Perhaps even more egregious than the persistence of the guardianship system is the Saudi government’s treatment of those who have spoken out against it. While the government is praised in the press for somewhat minor changes in the system, the women’s rights activists calling for change are arbitrarily imprisoned. Ahead of the lifting of the ban on women driving in 2018, over a dozen women’s rights activists in Saudi Arabia were arrested. After being held for a year, many faced trials throughout 2019. These trials were closed, barring journalists and diplomats from attending. One of the activists, Loujain al-Hathloul, was only released this February after spending over one thousand days in detention. Even after her release, she faces travel bans and a suspended three-year sentence under Saudi terrorism laws.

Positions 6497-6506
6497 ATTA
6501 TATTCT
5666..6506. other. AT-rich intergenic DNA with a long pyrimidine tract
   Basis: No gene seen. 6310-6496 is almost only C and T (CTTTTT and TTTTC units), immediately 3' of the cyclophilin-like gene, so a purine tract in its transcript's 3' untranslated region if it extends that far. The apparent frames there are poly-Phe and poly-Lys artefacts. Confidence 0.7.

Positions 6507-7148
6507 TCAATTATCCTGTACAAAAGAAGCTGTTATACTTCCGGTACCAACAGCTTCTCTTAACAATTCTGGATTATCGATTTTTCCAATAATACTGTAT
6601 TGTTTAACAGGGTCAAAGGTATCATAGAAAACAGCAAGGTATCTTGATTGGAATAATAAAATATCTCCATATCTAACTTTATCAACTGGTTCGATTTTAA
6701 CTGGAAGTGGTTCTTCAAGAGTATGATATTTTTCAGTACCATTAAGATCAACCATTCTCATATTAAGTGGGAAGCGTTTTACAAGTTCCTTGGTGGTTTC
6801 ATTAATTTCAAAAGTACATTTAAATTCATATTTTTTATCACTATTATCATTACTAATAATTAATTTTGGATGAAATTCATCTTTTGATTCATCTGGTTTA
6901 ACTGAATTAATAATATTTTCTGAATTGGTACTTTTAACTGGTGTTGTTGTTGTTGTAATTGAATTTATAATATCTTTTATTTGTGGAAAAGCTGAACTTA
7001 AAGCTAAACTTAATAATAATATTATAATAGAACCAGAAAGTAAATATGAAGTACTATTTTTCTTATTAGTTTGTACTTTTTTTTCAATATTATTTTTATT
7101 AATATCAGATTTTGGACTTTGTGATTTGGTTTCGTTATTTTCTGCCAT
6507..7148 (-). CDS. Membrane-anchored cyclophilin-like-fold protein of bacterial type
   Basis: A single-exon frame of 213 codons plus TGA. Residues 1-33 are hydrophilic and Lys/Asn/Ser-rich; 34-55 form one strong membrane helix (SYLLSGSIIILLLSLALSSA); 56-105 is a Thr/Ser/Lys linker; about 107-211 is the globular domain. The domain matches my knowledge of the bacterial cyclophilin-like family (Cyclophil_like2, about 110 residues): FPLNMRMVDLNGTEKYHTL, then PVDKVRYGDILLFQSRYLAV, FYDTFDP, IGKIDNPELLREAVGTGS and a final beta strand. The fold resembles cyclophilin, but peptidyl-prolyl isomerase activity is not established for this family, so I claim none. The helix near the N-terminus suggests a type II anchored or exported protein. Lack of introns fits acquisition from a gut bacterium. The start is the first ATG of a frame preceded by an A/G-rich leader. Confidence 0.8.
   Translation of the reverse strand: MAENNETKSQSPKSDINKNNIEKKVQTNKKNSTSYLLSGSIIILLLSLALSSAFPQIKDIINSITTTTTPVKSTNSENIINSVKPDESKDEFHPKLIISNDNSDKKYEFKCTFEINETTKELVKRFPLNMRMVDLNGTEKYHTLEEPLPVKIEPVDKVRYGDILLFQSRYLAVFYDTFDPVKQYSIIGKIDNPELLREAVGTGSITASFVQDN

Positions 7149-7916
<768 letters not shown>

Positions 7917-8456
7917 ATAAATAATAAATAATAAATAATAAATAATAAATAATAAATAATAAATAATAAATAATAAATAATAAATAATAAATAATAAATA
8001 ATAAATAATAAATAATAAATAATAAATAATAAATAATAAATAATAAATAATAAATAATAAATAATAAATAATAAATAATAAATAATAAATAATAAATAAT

Other women’s rights activists arrested alongside al-Hathloul were said to have been released as well, but it is likely they are under similar restrictions, diminishing their ability to speak up. This was not an isolated incident. According to Amnesty International, in April of 2019 fourteen women’s rights activists were arrested for peacefully supporting women’s rights movements. The individuals were kept in detention through the end of the year without charge or trial. 

Many believe that the Saudi government’s decisions to make changes to their policies regarding women’s rights come from international pressure over anything else. This is a particularly popular stance when considering the most recent reforms, as President Biden has put pressure on the Saudi government through his cabinet’s commitment to protecting human rights abroad. This is thought by many to be the main reason behind the release of al-Hathloul, but it does not reflect a real change in the will of the Saudi government to protect and help their female citizens.